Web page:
Apica CD15 Notebook Review esterbrook

Apica CD15 Notebook Review

John BosleyReviews 9 Comments

Sometimes you just want a simple, inexpensive notebook that is still fountain pen friendly. I tend to review some fairly expensive notebooks and most people probably don’t want to spend $15-20 on a notebook for random scribbles. If you fall into this category, Apica’s notebooks might be just what you’re looking for. Not only are they extremely fountain pen friendly, but most of them can be had for under $5. Don’t let the price fool you, though. These notebooks should appeal to almost anyone who demands high-quality paper.

Please note: most of the images in this review are of the Apica 3A50 notebook. My CD15 was pretty beat up, so I grabbed a new notebook for the photos. Rest assured, the only significant differences are the number of pages in each notebook and the size of each notebook.

First Impressions

I don’t know about you, but my first impression of this notebook wasn’t very favorable. I’d seen them in a few different shops and they were always inexpensive, especially compared to the other notebooks that I recognized. I immediately, and as you will see, wrongly, assumed that they were not high quality notebooks.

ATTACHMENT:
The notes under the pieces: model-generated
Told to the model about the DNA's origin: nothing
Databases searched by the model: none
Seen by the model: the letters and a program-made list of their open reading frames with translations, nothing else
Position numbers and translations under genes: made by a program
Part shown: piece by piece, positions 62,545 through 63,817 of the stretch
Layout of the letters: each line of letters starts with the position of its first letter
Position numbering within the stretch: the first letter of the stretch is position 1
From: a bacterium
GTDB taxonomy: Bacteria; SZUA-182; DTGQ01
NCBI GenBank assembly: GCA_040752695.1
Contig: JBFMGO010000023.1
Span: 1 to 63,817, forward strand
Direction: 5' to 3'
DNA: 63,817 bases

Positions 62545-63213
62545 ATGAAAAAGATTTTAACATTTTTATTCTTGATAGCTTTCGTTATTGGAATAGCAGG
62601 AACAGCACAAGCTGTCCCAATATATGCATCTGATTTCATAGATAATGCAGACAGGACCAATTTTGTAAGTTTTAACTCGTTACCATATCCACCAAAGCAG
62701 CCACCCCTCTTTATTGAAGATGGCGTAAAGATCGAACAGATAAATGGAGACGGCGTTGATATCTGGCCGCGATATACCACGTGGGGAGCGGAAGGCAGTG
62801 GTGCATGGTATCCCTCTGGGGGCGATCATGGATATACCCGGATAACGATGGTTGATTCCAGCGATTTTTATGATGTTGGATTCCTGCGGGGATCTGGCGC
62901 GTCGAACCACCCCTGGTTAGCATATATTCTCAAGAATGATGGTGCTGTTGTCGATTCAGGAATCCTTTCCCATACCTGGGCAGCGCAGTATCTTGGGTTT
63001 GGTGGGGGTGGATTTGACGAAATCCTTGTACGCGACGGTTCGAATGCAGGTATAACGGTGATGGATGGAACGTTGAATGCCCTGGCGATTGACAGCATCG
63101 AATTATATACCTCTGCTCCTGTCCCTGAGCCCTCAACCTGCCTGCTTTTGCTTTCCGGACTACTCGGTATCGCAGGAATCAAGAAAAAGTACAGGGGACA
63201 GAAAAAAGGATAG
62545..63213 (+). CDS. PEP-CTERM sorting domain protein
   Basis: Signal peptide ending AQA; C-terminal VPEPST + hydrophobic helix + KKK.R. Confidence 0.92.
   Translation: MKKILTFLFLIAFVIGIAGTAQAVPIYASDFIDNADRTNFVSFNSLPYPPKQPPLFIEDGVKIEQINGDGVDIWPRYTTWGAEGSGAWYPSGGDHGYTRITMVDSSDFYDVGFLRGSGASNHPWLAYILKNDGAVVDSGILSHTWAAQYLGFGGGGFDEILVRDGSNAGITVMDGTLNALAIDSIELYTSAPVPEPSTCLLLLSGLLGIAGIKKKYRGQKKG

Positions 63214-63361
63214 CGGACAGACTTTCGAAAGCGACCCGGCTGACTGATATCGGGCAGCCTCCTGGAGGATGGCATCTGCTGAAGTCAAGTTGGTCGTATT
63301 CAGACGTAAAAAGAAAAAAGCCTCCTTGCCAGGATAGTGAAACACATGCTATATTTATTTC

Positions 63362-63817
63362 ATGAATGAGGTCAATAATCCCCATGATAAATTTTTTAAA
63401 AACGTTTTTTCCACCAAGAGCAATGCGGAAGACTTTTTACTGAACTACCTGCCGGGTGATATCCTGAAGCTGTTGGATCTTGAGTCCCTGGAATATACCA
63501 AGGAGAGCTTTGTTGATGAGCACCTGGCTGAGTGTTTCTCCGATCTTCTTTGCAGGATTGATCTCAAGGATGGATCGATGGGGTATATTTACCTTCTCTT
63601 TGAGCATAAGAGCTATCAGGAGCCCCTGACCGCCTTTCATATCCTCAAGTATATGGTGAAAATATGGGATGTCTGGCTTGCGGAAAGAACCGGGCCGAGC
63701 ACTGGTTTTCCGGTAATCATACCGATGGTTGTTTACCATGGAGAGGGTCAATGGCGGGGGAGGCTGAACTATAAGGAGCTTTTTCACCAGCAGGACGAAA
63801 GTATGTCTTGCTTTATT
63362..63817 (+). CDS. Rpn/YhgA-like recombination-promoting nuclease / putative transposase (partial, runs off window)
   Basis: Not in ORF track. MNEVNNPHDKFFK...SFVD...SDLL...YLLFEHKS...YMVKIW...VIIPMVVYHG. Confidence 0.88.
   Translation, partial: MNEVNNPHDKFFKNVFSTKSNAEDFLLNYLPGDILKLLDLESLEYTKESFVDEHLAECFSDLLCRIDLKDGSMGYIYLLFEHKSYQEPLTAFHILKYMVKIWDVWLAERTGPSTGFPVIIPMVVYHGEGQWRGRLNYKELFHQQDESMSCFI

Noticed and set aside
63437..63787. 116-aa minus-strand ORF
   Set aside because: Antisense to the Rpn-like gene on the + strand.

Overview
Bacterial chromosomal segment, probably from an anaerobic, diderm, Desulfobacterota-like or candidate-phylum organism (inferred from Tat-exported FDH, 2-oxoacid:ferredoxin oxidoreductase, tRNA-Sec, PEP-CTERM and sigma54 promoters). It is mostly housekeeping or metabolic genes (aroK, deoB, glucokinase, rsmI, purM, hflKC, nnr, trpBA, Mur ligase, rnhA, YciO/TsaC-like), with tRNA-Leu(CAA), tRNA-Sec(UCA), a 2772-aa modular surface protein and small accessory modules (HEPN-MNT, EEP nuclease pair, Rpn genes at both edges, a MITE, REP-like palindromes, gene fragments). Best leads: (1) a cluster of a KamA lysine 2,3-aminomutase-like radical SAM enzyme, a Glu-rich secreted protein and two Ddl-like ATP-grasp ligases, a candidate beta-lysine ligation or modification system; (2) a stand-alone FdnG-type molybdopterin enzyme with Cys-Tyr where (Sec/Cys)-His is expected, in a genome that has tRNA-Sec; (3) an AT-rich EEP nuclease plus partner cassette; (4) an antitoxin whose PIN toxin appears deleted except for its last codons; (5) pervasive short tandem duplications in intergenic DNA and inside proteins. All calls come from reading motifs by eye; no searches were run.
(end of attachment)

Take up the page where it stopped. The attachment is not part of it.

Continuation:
Moving past that, I was also not sure of how to use them. The CD15 doesn’t have very many pages, so it’s probably not the best option for a journal. Still, I was intrigued by the feel of the paper and the price. The paper feels nice and smooth and at such a low price I wouldn’t be out much if it turned out to be poor quality. Let me say that I am very glad I took a chance on this notebook. Read on to find out why.

Apica CD15 Notebook Review cover

The cover has very nice details and motivational sayings.

The Details

Some of these details apply specifically to the CD15 notebook. Other notebooks will have different page counts or line spacing.

  • Pages: 68 (34 sheets)
  • Paper Weight: 81.4gsm
  • Binding: Stitch
  • Page Style: Lined (6.5mm)
  • Size: A5, B5, A7, B7

Ink-handling characteristics (A table with the following properties can be found at the bottom of this post)

  • Sheen: Medium
  • Shading: Low
  • Bleeding: Medium
  • Ghosting: Medium
  • Feathering: Very low
  • Dry Time: Low

Other features

  • Multiple sizes and cover colors
  • Index page in some models
  • Varying line spacing
  • Dedicated Page/Date space on each page
Apica CD15 Notebook Review stitch binding

Here you can see the stitch binding.